Providence Veterans Take a Virtual Walking Tour
Sometimes what's needed is a camera and a little ingenuity. In the Providence Clemente Veterans' Initiative (CVI), a planned walking tour of Providence's war memorials appeared impossible after shelter in place rules were enacted. But art history professor Suzanne Scanlan thought otherwise.
She grabbed her camera and set off on foot to film the tour herself, bringing it to the class via Zoom in the evening. Her tour was followed by a virtual visit from RISD archivist Claudia Covert, who offered a history of camouflage to the veteran scholars.
This is one in a series of innovations from Academic Director Mark Santow and the Providence CVI faculty this spring. The students in this NEH-funded program—veterans of Vietnam, Bosnia, Afghanistan, and other conflicts—have been meeting since September to explore questions of war and duty through art, literature, philosophy and history. Like the 35 other Clemente Courses across the country, the course was designed as an intimate seminar held around a table. The pandemic changed that. But the students and faculty have risen to the occasion.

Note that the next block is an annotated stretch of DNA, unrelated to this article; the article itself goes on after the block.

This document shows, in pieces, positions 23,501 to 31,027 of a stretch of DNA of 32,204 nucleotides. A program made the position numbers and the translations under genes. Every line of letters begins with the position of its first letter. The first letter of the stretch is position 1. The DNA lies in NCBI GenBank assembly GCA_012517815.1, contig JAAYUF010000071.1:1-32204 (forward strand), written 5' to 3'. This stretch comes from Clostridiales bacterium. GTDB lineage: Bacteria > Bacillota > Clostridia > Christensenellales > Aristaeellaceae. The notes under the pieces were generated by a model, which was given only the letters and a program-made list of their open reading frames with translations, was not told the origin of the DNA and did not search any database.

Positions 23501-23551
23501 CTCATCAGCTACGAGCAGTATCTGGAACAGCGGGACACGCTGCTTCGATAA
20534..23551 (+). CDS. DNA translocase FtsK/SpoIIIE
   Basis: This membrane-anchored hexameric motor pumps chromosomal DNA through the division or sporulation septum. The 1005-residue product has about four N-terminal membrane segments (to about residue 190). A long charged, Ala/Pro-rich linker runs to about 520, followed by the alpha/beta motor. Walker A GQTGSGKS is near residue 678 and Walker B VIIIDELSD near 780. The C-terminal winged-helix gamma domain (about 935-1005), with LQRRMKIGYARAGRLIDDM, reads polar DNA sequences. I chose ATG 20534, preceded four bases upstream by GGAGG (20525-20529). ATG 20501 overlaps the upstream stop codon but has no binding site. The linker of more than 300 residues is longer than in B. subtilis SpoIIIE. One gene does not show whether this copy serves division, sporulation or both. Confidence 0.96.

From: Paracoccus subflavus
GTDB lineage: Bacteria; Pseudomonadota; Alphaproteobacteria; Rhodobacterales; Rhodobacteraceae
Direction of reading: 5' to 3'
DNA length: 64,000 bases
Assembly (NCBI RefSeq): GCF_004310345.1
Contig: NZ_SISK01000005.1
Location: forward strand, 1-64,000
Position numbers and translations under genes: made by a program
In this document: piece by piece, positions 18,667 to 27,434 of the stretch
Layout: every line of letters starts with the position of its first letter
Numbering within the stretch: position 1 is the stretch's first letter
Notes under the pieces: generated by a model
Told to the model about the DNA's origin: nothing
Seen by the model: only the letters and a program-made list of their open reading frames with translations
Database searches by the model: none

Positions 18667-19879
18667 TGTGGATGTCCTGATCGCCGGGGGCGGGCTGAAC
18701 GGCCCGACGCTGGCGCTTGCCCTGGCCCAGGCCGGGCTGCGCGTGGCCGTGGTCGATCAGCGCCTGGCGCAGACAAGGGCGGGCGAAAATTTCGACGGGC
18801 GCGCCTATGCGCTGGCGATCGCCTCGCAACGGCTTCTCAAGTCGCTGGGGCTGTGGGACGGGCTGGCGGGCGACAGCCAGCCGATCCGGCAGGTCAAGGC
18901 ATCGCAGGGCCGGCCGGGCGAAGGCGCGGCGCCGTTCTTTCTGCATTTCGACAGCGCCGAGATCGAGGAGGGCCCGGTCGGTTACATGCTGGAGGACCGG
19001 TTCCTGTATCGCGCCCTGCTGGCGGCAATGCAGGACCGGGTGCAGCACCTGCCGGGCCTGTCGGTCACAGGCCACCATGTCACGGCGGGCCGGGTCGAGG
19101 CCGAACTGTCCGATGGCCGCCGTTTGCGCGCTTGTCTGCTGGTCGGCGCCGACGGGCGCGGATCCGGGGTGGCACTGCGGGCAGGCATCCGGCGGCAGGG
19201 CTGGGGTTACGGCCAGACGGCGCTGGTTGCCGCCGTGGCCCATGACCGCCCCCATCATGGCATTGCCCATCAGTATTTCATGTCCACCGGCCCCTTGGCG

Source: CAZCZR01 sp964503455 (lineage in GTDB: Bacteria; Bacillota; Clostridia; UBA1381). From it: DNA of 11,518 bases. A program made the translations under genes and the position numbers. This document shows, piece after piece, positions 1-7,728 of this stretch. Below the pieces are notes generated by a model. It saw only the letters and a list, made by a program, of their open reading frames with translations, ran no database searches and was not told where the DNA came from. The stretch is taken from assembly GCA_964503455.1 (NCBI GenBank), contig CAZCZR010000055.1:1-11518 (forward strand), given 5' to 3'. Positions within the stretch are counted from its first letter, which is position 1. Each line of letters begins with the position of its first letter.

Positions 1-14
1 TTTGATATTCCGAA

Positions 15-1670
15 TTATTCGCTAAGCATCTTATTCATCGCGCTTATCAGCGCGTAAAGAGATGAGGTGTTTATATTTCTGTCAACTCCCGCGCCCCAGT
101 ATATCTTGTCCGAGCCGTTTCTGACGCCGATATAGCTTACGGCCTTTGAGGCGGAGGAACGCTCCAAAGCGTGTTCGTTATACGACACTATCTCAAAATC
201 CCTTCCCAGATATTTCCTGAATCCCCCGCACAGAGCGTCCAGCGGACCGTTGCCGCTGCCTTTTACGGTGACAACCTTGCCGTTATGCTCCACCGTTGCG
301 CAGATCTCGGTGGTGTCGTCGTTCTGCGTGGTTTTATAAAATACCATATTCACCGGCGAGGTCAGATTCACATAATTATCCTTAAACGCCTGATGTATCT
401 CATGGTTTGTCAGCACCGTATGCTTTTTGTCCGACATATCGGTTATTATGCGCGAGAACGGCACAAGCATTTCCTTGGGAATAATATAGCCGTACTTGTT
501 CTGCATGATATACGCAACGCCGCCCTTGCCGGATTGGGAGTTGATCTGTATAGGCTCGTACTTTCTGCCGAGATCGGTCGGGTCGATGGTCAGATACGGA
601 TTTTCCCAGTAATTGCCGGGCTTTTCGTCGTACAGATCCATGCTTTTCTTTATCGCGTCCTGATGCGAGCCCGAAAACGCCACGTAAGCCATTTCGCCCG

Twice a week they come together on Zoom to continue the conversation. In addition to the virtual walking tour, they have hosted a visit from Tommy Furlong and Travis Weiner, veterans of Afghanistan and Iraq respectively. Their documentary film-in-progress, Meatgrinder, tells the story of the Iraq and Afghanistan wars from a soldier's perspective. Students have also explored the concept of moral injury and discussed the music that reflects their military experience.
(Meet Sarah Bregler, Providence 2019 CVI graduate and current classroom facilitator, here.)
Providence CVI students are so engaged in the course that they've asked to continue meeting after their graduation on May 28. On to the summer!